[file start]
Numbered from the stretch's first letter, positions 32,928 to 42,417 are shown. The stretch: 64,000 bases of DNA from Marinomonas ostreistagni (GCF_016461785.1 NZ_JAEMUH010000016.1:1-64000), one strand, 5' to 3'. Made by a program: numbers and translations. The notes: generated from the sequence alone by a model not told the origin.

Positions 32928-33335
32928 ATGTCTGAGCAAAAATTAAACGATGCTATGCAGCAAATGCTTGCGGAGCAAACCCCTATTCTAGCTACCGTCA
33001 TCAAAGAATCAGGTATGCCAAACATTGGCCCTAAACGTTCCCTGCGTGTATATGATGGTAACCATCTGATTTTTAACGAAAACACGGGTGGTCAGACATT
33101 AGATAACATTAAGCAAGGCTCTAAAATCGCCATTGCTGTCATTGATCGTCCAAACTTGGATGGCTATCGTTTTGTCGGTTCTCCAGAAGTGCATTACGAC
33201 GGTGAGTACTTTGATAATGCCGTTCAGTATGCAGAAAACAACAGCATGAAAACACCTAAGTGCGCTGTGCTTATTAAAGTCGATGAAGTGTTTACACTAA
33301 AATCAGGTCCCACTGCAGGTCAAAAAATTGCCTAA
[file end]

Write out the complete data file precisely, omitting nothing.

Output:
Numbered from the stretch's first letter, positions 32,928 to 42,417 are shown. The stretch: 64,000 bases of DNA from Marinomonas ostreistagni (GCF_016461785.1 NZ_JAEMUH010000016.1:1-64000), one strand, 5' to 3'. Made by a program: numbers and translations. The notes: generated from the sequence alone by a model not told the origin.

Positions 32928-33335
32928 ATGTCTGAGCAAAAATTAAACGATGCTATGCAGCAAATGCTTGCGGAGCAAACCCCTATTCTAGCTACCGTCA
33001 TCAAAGAATCAGGTATGCCAAACATTGGCCCTAAACGTTCCCTGCGTGTATATGATGGTAACCATCTGATTTTTAACGAAAACACGGGTGGTCAGACATT
33101 AGATAACATTAAGCAAGGCTCTAAAATCGCCATTGCTGTCATTGATCGTCCAAACTTGGATGGCTATCGTTTTGTCGGTTCTCCAGAAGTGCATTACGAC
33201 GGTGAGTACTTTGATAATGCCGTTCAGTATGCAGAAAACAACAGCATGAAAACACCTAAGTGCGCTGTGCTTATTAAAGTCGATGAAGTGTTTACACTAA
33301 AATCAGGTCCCACTGCAGGTCAAAAAATTGCCTAA